Many of the Pequot gradually drifted away from the confines of their small reservations, and their numbers in Connecticut continued to decline until there were only 66 by the time of the 1910 census. Currently, there are almost 1,000 Pequot, but things have changed dramatically for the Mashantucket in recent years. Connecticut sold off 600 acres of their reservation without permission in 1856, and a lawsuit filed in 1976 to recover this land resulted in a $700,000 settlement. Federal recognition was received in 1983, and after a successful bingo operation, an incredibly profitable gambling casino was opened in 1992 which has made the Mashantucket Pequot the wealthiest group of Native Americans in the United States. After a 350 year truce, the Mashantucket may actually have won the Pequot War.
Tribalpedia’s Questions for Comprehension and Discussion
1. The Pequot and what other tribe escaped the epidemics that killed thousands of New England Algonquains?
2. Which Europeans were the first to contact the Pequot 1614?
3. Why did the Pequot attack the Narragansett tribe?
4. At one point, the Pequot Nation dominated the trade business and became powerful and rich. Then the English moved into the territory, and began trading with other tribes. Why did this lead to a war between the English colonies and Pequot of 1637?
5. How did the war end for the Pequot?
Today, two small independent Pequot tribal nations inhabit areas of Connecticut– the Mashantucket Pequot and the Eastern Pequot Tribal Nation (a.k.a. Paucatuck Pequot).
In 1986, they opened a bingo operation, followed in 1992 by the establishment of the first phase of Foxwoods Resort Casino. Revenues from the casino have enabled development and construction of a cultural museum. The ceremonial groundbreaking for the Mashantucket Pequot Museum and Research Center took place on October 20, 1993. This date marked the 10th anniversary of federal recognition of the Mashantucket Pequot Nation.
The new facility, opened on August 11, 1998, is located on the Mashantucket Pequot Reservation, where many members of the nation continue to live. It is one of the oldest, continuously occupied Indian reservations in North America.
In March 2000, the BIA granted preliminary approval to the two tribes’ requests, but it could not decide whether the groups should be recognized as one tribe or two. The Mashantucket Pequo claimed that the Paucatuck Eastern Pequot were a part of their tribe.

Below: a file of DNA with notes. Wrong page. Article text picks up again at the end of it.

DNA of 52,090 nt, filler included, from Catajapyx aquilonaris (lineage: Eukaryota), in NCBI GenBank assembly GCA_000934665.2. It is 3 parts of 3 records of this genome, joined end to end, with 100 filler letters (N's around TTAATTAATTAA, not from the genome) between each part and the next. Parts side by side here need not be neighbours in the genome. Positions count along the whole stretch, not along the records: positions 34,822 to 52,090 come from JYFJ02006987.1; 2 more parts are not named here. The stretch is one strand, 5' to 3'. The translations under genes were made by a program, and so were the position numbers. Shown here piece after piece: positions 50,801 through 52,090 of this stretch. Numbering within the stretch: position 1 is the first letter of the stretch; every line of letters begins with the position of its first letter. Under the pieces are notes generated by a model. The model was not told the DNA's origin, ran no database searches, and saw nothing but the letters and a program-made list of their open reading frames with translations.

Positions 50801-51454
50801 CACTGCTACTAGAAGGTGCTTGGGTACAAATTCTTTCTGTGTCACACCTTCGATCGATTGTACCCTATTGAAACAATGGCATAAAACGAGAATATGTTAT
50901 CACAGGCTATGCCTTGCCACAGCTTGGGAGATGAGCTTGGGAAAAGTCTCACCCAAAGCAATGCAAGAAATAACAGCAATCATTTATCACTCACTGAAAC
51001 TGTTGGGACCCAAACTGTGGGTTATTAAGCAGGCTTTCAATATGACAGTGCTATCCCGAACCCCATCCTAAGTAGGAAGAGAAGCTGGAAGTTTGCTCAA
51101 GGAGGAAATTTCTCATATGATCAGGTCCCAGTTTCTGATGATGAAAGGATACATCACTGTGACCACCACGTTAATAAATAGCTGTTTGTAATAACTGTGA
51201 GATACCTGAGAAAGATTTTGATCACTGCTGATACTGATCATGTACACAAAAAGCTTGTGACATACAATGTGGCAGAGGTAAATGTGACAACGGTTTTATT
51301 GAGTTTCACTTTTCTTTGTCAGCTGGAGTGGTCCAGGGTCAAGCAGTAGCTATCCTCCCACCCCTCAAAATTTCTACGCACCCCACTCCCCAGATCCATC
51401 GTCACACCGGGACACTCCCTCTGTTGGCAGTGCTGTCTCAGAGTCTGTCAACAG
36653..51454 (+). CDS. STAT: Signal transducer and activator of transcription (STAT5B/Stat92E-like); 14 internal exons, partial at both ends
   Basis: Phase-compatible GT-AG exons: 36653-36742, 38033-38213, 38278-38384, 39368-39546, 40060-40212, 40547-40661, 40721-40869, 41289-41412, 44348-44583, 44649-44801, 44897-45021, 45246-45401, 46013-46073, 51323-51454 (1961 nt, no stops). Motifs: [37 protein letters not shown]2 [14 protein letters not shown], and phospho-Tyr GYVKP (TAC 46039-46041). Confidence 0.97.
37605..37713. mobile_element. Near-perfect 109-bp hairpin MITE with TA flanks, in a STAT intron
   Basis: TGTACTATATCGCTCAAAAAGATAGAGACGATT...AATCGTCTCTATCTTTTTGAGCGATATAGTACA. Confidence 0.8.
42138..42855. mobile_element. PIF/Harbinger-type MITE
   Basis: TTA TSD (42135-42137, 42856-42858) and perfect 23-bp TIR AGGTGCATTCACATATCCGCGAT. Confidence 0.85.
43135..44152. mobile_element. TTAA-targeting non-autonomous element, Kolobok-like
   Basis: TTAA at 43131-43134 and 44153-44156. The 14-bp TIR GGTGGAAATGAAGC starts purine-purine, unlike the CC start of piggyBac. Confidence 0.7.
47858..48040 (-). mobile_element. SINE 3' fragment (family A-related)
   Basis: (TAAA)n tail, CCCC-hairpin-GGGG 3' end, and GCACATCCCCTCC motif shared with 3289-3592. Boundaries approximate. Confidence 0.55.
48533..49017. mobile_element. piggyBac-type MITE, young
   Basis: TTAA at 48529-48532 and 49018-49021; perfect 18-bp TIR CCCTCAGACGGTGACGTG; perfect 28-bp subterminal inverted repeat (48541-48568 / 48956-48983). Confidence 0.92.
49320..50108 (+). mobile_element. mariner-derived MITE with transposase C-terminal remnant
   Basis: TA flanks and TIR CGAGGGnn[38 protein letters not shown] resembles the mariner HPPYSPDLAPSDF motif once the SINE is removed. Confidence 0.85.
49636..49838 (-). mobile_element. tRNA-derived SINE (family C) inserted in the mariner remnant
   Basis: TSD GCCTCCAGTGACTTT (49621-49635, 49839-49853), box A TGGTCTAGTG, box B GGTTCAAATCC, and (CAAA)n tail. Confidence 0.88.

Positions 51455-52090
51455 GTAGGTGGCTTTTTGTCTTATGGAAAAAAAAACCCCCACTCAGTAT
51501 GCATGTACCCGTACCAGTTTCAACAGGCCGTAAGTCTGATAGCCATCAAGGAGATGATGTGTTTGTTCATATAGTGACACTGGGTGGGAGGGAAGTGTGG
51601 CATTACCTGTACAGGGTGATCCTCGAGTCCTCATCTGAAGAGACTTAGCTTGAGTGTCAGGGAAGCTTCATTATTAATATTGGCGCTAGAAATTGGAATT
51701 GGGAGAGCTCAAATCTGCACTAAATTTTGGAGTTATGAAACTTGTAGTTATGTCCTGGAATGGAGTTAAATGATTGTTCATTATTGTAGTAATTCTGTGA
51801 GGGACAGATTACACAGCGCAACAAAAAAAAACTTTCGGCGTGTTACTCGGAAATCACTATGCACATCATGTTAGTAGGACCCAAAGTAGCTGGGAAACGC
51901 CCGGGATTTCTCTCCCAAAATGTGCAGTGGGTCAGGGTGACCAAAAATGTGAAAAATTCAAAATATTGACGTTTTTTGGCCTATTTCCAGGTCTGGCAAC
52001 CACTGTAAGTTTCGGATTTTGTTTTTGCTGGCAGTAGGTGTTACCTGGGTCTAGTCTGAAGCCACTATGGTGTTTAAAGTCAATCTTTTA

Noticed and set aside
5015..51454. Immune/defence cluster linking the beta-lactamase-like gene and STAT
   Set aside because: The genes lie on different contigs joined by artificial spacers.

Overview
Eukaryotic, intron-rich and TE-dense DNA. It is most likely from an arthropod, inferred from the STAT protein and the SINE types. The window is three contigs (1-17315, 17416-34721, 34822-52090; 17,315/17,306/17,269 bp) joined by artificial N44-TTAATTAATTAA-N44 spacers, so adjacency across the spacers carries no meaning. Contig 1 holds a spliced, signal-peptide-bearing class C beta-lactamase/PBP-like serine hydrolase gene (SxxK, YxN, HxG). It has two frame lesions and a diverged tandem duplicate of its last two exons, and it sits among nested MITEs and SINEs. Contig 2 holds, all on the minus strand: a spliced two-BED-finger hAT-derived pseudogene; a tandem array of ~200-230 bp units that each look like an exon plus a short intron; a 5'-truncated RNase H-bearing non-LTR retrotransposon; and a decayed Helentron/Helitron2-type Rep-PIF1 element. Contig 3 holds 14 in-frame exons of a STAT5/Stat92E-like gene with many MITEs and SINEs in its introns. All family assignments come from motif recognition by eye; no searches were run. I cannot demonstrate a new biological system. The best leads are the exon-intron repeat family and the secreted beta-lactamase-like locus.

Pequot Myth: Big Eater’s Wife
Big Eater ate and ate. He never stopped eating. He had his wigwam and two canoes on an island close to the mainland shore. Big Eater was powerful, but sometimes an evil ghost woman can defeat the most powerful man.
One day Big Eater was looking across the water, and there on the opposite shore he saw a beautiful young woman digging clams. How could he know that she was a ghost-witch? He hailed her across the water: “Beautiful girl, come live with me. Be my wife!”
“No,” she said. “Yes – No. Yes. No. Yes, yes, yes! Well, all right.” Big Eater got in one of his two canoes and paddled over. The woman was even more beautiful close up. “All right, pretty one, step into the canoe.” “Yes, but first I must get my things.”
Soon the girl came back with a mortar and pestle and some eggs. She put them in the canoe, and Big Eater paddled her over. They ate. The beautiful woman said: “Oh my, what great heaps of food you can eat!” “Yes, I’m powerful that way.”
So they lived happily for a long time. But after a while this girl got tired of Big Eater. She thought, “He’s fat, he’s not young. I want a change; I want to have a young, slim man loving me. I’ll leave.”
So when Big Eater went out fishing in one of his canoes, the girl made a doll, large as a grown woman. She placed the doll in her bed, took her mortar, pestle, and eggs, put them in Big Eaters’ second canoe, and paddled off. Big Eater came home early from fishing.
Thinking it was his wife he was climbing in with, he got into bed. He touched the doll, and the doll began to scream and shriek. “Wife,” he said, “stop this big noise or I’m going to beat you.”
Then he saw that it was a doll lying in bed with him. Big Eater jumped up and looked around. The mortar and pestle and eggs were gone. He ran down to the shore, got into the remaining canoe, and paddled furiously after his wife. Soon he saw her, also paddling hard.
But he was stronger than she and pulled closer and closer. He drew up behind her canoe until both almost touched. “Now I’ll catch her,” he thought. Then the woman threw her mortar out of the canoe over the stern. At once all the water around him turned into mortars, and Big Eater was stuck. He couldn’t paddle until at last he lifted his canoe and carried it over the mortars. By the time he gained clear water again, his wife was a long way off.
Again he paddled furiously. Again he gained on her. Again he almost caught her. Then she threw her pestle over the stern, and at once the water turned into pestles. Again Big Eater was stuck, trying to paddle through this sea of pestles but unable to. He had to carry his canoe over them, and when he hit open water again, his wife was far distant.
Again Big Eater drove through the water with all his strength. Again he gained on her; again he almost caught her. Then from the stern of her canoe the woman threw the eggs out. At once the water turned into eggs, and once more Big Eater was stuck. The eggs were worse than the mortar and pestle, because Big Eater couldn’t carry his canoe over them. Then he hit the eggs, smashing them one by one and cleaving a path through the gooey mess. He hit clear water, and his wife’s canoe was only a dot on the horizon. Again he paddled mightily.
Slowly he gained on her again. It took a long time, but finally he was almost even with her. “This time I’ll catch you!” he shouted. You have nothing left to throw out.” But his wife just laughed. She pulled out a long hair from her head, and at once it was transformed into a lance. She stood up and hurled this magic lance at Big Eater. It hit him square in the chest, piercing him through and through. Big Eater screamed loudly and fell down dead. That’s what can happen to a man if he marries a ghost-witch.
Myth: Pyramid Mesa
Words and Phrases from the reading
The Pequot War